- I've received a suspicious E-mail regarding "New Email Features" - What should I do?
- I've received unwanted E-mail (spam) - to whom should I report it?
- I'm receiving harassing E-mail - how can I stop it?
- How Can I Tell If I've Been Hacked?
- How can I secure my Windows/Unix/MacOS computer?
- What scanning is performed by the Information Security Officer?
I've received a suspicious E-mail regarding "New Email Features" (phishing scam) - What should I do?If you received the below email, please ignore and delete it. This is a phishing attempt.
How can you quickly identify this message as a phishing attempt?
- Email address does not match university name.
- Hovering mouse over 'CLICK HERE' link does not match university name.
- Pooor English.
From: "awdclaims goog"
On Behalf Of: "TASC Help Desk"
Reply To: itdesk12 at gmail.com
Take note of this important update that our new web mail has been improved
with a new messaging system from Zimbra which also include faster usage on
email, shared calendar, and web documents. Please use the link below to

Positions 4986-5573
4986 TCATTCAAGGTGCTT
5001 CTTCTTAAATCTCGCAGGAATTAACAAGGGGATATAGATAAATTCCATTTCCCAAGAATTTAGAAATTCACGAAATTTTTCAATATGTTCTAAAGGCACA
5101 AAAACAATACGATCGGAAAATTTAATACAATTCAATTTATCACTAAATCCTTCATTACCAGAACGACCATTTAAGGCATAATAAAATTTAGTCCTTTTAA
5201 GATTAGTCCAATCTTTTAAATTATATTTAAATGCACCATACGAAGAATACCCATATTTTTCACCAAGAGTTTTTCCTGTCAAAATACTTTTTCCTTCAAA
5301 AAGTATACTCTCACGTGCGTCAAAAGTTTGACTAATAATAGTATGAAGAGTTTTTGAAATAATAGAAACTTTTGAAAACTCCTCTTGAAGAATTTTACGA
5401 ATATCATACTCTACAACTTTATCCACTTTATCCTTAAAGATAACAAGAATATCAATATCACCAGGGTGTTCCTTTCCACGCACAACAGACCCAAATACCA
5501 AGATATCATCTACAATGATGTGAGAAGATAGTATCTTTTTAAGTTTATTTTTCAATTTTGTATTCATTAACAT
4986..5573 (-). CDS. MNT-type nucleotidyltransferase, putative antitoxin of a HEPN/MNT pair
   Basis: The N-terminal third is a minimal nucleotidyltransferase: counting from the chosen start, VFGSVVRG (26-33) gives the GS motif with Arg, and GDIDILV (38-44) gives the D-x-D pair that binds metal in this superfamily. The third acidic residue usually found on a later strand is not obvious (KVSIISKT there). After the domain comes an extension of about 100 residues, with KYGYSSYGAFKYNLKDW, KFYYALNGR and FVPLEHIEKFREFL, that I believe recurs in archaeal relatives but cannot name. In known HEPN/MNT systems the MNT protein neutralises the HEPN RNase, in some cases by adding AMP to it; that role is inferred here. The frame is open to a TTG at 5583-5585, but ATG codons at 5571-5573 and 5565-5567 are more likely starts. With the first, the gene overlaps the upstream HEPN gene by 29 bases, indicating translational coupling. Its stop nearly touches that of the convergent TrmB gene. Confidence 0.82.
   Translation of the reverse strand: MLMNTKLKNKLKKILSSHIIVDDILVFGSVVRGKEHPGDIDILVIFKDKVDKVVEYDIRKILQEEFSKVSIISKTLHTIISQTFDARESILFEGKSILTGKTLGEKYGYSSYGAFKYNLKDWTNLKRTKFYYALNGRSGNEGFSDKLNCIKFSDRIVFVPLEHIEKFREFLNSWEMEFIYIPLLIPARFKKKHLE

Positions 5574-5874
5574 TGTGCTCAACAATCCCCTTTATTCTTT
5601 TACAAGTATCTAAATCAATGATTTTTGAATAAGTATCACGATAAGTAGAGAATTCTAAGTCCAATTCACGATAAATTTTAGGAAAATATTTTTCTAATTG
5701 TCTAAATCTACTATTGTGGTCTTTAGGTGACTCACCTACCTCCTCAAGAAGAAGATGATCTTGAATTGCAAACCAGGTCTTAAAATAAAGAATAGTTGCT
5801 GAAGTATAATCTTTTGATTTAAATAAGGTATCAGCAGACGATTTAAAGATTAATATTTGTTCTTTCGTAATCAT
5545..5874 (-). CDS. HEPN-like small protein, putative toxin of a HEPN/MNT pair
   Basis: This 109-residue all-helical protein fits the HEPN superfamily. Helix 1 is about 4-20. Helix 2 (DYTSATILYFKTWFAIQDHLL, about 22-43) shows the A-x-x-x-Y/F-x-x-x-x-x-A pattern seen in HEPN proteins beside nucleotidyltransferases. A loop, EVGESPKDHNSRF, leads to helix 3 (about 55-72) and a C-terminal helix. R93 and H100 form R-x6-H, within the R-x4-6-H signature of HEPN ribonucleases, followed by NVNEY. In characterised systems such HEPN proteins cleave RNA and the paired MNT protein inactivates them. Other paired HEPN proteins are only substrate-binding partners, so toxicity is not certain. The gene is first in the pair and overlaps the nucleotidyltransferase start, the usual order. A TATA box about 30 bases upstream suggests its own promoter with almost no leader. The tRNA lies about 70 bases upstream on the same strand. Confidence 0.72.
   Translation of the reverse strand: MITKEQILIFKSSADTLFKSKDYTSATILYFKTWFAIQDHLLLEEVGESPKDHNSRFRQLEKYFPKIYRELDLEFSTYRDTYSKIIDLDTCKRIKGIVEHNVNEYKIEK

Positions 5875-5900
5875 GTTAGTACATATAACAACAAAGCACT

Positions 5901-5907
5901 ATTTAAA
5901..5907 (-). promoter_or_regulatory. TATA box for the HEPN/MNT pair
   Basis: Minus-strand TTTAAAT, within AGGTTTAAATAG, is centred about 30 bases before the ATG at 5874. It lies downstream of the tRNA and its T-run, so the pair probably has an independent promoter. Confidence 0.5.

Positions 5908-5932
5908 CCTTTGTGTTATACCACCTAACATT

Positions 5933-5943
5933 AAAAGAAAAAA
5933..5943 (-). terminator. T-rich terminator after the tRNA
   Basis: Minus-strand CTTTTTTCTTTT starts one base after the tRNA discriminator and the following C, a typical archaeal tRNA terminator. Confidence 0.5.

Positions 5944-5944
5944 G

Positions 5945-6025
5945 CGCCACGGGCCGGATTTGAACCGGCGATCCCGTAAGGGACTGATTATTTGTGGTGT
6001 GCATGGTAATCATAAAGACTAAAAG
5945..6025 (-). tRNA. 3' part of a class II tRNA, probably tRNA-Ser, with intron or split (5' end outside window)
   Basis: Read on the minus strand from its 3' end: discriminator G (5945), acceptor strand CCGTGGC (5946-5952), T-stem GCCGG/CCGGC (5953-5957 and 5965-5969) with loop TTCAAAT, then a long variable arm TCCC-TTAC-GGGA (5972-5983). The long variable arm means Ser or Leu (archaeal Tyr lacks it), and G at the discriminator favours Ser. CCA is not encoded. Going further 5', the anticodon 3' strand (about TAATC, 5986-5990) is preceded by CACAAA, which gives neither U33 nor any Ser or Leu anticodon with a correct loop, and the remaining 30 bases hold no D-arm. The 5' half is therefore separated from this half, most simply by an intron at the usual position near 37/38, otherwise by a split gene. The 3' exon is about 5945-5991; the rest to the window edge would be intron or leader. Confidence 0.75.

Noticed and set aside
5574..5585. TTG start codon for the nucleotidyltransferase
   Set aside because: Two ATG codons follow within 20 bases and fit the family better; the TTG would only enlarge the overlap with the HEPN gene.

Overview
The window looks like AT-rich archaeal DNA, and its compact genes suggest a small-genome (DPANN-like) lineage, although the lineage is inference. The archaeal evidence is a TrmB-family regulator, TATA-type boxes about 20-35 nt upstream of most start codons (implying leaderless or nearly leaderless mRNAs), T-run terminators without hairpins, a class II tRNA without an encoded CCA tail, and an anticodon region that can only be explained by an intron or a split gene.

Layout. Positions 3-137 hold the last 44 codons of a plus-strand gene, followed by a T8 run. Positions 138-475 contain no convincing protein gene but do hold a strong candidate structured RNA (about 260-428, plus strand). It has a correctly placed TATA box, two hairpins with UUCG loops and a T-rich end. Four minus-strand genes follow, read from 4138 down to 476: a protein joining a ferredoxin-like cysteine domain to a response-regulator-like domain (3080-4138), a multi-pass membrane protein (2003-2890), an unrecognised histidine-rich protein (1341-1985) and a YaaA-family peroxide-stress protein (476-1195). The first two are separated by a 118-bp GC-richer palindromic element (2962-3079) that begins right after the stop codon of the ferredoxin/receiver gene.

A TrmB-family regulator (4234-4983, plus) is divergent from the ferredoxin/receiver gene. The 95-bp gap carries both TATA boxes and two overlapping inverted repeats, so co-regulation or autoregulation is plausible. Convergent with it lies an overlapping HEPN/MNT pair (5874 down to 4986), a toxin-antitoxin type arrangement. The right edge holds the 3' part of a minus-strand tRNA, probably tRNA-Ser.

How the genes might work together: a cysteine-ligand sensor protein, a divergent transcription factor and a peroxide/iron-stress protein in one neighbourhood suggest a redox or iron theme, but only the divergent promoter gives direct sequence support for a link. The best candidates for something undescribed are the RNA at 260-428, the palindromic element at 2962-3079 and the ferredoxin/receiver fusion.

complete your update for our new Zimbra improved web mail.
***Click on this link**
I've received unwanted E-mail (spam) - to whom should I report it?Please alert us to the situation through email@example.com.
I'm receiving harassing E-mail - how can I stop it?Please contact McNeese State University Police, as well as your local police department immediately.
How Can I Tell If I've Been Hacked?It's generally difficult to tell if a system has been hacked for certain, but some things to look for include :
- Your system clock suddenly switches to some other timezone, and/or the time/date change dramatically.
- The login procedure on your system changes, or you can no longer log in.
- You find a directory named "...", or ".. ", or something simliar.
- The system suddenly seems much slower, and you can't find a process or memory related reason for it.
- You find processes running which don't seem to belong.
- You find entries in your logs or using the last command, which show someone logged in, at odd hours or from non-local places.
How can I secure my Windows/Unix/MacOS computer?In general, the following will help you better secure whatever system you have.
- Keep up with system patches, and keep the operating system itself up to date! (Plan on rebuilding most systems once per year)
- Stop all running services which you don't intend to use on the machine.
- When installing a machine, don't connect it up to the network until after you've patched and secured it.
- Monitor the system logs daily/frequently, and log everything you can.
- Use good passwords, the longer & more non-alphabetic the better. Change them often.
- Use ssh instead of telnet, ftp, and rlogin/rsh.